Senator Lamar Alexander (R-Tenn.) today released the following statement on his vote against the Ryan-Murray budget agreement: The bill passed 64-36.
“I voted against the budget agreement because it avoids the federal government’s most urgent need: reducing the growth of runaway entitlement spending. Instead, it spends savings that should be used to strengthen Medicare, pensions, and the air transportation system. It is particularly troubling that the budget agreement takes money from pensions in a way that treats military retirees worse than the civilian federal employees.
“It would have been better to pay for this agreement with a small part of the $1 trillion in entitlement savings that Sen. Corker and I have identified in our ‘Fiscal Sustainability Act,’ or with entitlement savings suggested in the president’s budget.
“Although I can’t support it, I appreciate the efforts of Rep. Ryan and Sen. Murray to bring certainty to the budget process, which is why I voted Tuesday to allow a Senate vote on their agreement, which had passed the House with two-to-one Republican support.”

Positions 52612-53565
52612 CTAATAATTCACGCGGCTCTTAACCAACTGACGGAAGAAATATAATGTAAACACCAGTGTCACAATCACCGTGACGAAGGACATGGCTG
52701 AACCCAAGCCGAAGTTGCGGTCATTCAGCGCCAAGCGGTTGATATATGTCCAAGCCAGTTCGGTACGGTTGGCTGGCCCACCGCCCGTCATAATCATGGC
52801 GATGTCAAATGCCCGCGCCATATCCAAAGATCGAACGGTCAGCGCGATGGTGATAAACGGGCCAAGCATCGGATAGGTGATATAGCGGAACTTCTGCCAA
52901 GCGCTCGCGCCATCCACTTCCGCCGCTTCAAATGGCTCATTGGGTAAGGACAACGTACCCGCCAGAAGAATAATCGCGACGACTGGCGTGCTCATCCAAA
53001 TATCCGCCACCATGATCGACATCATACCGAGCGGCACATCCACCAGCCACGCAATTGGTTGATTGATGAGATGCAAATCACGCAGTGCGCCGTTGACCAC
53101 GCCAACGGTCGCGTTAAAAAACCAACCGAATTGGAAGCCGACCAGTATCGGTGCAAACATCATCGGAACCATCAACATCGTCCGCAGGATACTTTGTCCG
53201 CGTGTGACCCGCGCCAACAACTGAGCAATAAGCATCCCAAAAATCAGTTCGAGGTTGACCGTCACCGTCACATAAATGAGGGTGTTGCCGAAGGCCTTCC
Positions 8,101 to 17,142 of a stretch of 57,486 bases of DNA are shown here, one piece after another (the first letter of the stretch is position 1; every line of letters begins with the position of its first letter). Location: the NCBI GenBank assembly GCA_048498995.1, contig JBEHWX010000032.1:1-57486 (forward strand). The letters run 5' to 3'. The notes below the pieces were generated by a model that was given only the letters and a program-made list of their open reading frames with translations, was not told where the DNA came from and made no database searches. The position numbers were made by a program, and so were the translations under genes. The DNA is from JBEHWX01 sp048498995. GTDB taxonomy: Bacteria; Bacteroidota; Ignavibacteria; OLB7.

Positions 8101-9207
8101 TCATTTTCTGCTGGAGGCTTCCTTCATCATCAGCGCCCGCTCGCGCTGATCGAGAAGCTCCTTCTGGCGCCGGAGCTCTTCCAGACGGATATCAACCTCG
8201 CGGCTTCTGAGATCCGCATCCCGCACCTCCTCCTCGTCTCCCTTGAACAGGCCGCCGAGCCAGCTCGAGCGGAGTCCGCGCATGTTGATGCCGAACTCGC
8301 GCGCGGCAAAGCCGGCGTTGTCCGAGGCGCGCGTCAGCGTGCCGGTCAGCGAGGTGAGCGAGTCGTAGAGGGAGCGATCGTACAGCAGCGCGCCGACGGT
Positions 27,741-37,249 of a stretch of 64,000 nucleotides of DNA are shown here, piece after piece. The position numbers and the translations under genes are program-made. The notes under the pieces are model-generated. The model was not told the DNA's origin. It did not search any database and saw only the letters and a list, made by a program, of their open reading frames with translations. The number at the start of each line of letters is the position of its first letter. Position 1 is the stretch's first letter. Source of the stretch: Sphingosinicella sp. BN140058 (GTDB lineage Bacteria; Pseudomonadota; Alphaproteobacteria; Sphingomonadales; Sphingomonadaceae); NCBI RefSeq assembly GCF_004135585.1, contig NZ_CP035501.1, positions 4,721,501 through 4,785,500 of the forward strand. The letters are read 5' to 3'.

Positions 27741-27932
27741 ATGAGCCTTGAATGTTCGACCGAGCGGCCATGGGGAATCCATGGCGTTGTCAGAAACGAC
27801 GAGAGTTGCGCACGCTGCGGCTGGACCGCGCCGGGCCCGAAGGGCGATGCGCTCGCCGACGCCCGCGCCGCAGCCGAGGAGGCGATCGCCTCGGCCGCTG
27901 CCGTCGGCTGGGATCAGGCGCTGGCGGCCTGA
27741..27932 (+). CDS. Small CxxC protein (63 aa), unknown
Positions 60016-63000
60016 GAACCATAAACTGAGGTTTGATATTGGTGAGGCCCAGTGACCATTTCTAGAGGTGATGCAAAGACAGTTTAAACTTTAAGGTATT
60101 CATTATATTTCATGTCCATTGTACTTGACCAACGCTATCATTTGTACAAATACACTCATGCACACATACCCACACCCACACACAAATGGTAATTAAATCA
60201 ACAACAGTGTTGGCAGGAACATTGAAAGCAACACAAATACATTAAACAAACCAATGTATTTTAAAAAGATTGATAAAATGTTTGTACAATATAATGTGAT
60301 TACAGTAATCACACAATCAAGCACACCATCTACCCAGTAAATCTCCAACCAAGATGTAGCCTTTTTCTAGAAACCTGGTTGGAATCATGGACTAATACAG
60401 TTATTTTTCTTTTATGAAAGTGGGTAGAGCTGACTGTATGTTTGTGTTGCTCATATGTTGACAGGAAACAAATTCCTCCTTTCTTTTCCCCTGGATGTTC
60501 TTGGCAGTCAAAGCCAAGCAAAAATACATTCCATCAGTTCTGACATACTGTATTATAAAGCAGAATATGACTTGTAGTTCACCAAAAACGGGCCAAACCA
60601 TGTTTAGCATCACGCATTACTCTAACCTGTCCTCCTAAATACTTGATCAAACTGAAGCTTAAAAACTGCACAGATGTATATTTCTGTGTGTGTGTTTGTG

In addition to its failure to address growth of mandatory entitlement spending – such as Medicare, Medicaid and Social Security – Alexander cited four major objections to the budget agreement. Alexander objected to the agreement because it:
- Cuts $22 billion in 2022 and 2023 in Medicare reimbursements to doctors and other health care providers, for savings that may never materialize.
- Increases pension premiums paid by employers to the Pension Benefit Guaranty Corp. by $7.9 billion, to pay for unrelated spending.
- Cuts the annual cost-of-living benefits for military retirees under the age of 62 by 1 percent, to pay for unrelated spending. This would impact current retirees, as opposed to new hires as in the case of changes to civilian federal employee pensions.
- Increases by $12.6 billion airport security fees – which generally get passed on to airline passengers – to pay for unrelated spending. Such fees should be used to improve airport security.
In February, Senators Alexander and Corker introduced the “Fiscal Sustainability Act,” S. 11, "to reduce the growth of entitlement spending (Medicare, Medicaid and Social Security) by nearly $1 trillion in the next decade in order to improve the programs’ solvency."
Senator Alexander said that bill incorporates many of the recommendations made by President Obama’s Debt Commission (Simpson-Bowles) as well as by former Republican Senator Pete Domenici and Alice Rivlin, budget director for former President Clinton.